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Henry Wadsworth Longfellow


Henry Wadsworth Longfellow



Henry W. Longfellow, the prominent American poet of the 19th century, was professor of modern languages at Bowdoin College and then professor of literature at Harvard Longfellow contributed essays and sketches to mapny magazines. But his main concern was poetry. Fame came to him when his first book of verses "Voices of the Night" (1839) was published. Among other works of his were "Ballads and Other Poems" (1842), "Poems on Slavery" (1842), "Evangeline" (1847), "The Song of Hiawatha" (1855), "Birds of Passage" (1858), "Tales of a Wayside Inn" (1863), and "Three Books of Song" (1872). Longfellow's translations of foreign literature were included into "The Poets and Poetry of Europe" (1846).

Longfellow's poetry is musical and melodious, melancholy and wistful.

Longfellow detested both political and religious oppression. "Poems on Slav­ery" were an indignant protest of the true humanist and democrat. The poet extolled peace and friendship among peoples, which was revealed in his most noted poem "The Song of Hiawatha" based on Indian legends. It was con­ceived as a poetic narration of an Indian hero. The poem was translated into many languages. In our country the best translation was made by the Russian writer I. Bunin   (1898).





On the Mountains of the Prairie,

On the great Red Pipe-stone

Quarry, Gitche Manito, the mighty,

He the Master of Life, descending,

On the red crags of the quarry

Stood erect, and called the nations,

Called the tribes of men together.

And they stood there on the meadow,

With their weapons and their war-gear,

Painted like the leaves of Autumn,

Painted like the sky of morning,

Wildly glaring at each other;

 In their faces stern defiance,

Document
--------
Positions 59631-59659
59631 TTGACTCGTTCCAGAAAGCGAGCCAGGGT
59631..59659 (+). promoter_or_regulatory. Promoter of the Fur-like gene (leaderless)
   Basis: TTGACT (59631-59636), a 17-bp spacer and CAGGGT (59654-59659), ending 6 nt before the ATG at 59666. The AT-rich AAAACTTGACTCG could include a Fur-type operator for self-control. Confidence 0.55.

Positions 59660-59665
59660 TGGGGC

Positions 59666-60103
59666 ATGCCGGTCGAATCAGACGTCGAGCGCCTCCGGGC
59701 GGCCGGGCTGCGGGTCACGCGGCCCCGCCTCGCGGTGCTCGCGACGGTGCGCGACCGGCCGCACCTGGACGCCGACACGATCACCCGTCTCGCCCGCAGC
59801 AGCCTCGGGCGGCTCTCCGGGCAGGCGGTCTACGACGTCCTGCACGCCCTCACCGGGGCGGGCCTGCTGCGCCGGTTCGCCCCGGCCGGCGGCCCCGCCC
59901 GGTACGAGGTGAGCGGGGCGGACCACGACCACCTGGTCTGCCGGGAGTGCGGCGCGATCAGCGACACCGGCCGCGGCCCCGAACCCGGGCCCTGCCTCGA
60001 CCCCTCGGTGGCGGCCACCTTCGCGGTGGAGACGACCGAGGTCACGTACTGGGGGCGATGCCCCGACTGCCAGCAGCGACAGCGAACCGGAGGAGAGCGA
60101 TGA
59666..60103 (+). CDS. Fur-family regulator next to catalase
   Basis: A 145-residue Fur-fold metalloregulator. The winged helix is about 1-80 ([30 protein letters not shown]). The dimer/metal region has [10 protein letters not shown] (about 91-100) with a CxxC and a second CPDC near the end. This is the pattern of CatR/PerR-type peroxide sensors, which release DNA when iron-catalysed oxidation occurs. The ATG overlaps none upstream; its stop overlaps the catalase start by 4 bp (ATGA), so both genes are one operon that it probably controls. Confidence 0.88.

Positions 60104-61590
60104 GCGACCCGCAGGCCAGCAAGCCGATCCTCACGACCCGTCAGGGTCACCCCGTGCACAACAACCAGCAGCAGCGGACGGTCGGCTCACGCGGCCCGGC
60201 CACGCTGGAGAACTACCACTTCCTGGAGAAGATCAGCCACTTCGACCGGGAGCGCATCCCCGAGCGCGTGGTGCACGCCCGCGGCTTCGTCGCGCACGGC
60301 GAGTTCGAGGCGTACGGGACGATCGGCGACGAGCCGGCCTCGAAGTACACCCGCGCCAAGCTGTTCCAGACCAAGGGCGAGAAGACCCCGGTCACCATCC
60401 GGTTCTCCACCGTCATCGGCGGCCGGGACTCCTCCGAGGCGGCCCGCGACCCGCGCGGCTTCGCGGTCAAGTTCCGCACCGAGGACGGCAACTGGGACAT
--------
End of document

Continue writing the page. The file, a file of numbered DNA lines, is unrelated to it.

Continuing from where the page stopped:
In their hearts the feuds of ages,

The hereditary hatred.

The ancestral thirst of vengeance.

Gitche Manito, the mighty,

The creator of the nations,

Looked upon them with compassion,

With paternal love and pity;

Looked upon their wrath and wrangling

But as quarrels among children,

 But as feuds and fights of children!

Over them he stretched his right hand,

To subdue their stubborn natures,

To allay their thirst and fever,

By the shadow of his right hand;

Spake to them with voice majestic

As the sound of far-off waters

 Falling into deep abysses,

Warning, chiding, spake in this wise: —

"O my children!my poor children!

Listen to the words of wisdom,

Listen to the words of warning,

From the lips of the Great Spirit,

From the Master of Life, who made you!

"I have given you lands to hunt in,

I have given you streams to fish in,

I have given you bear and bison,

 I have given you roe and reindeer,

I have given you brant and beaver,

Filled the marshes full of wild-fowl,

Filled the rivers full of fishes;

Why then are you not contented?

 Why then will you hunt each other?

"1 am weary of your quarrels,

Weary of your wars and bloodshed,

Weary of your prayers for vengeance;

 Of your wranglings and dissensions;

All your strength is in your union,

 All your danger is in discord;

Therefore be at peace henceforward,

And as brothers live together.

"Bathe now in the stream before you,

Wash the war-paint from your faces,

 Wash the blood-stains from your fingers,

Bury your war-clubs and your weapons,

 Break the red stone from this quarry,

Mould and make it into Peace-Pipes,

Take the reeds that grow beside you,

Deck them with your brightest feathers,

Smoke the calumet together,

And as brothers live henceforward!"



  1. the Northland — the southern shore of Lake Superior, in the region between the Pictured Rocks and the Grand Sable.
  2. Ojibways— an Indian tribe located on the southern shore of Lake Superior.
  3. Dacotahs (or Dakotas—a tribe of the Northwest.
  4. fen-land — an area of low, marshy land.
  5. eyrie(or aerie— the nest of a bird on a cliff or a mountaintop.
  6. Peace-Pipe — a highly ornamented ceremonial pipe smoked as a sign of peace among N. American Indians.
  7. On the Mountains of the Prairie— near the boundary between Minnesota and Dakota, near the head waters of the Mississippi.
  1. red pipe-stone - a pink stone carved by the Indians info tobacco pipes quarry ['kworl] - an open excavation usually for obtaining building stone, slate, or limestone.
  2. GitcheManilo— the Great Spirit, the Master of Life.
  1. spake(archaic) — past of "speak".
  2. war-club— a kind of war weapon.
  3. GitcheGumee, the Big-Sea-Water— Lake Superior.
  4. Nokomis [nou'koumis] — Hiawatha's Lhaia'woBaz] grandmother
  5. wampum  ['wonipemj - beads made of shells, worn on strings, made into belts, etc.
  6. Mishe-Nahma— the Great Sturgeon.
  7. Cheemaun— Birch-canoe.
  8. Shaugodaya— Coward.
  9. Pauguk - Death.
  10. Chibiabos— a musician, friend of Hiawatha.


TASK 1. Read the poem and translate your favourite extract.

TASK 2. Learn your favourite extract by heart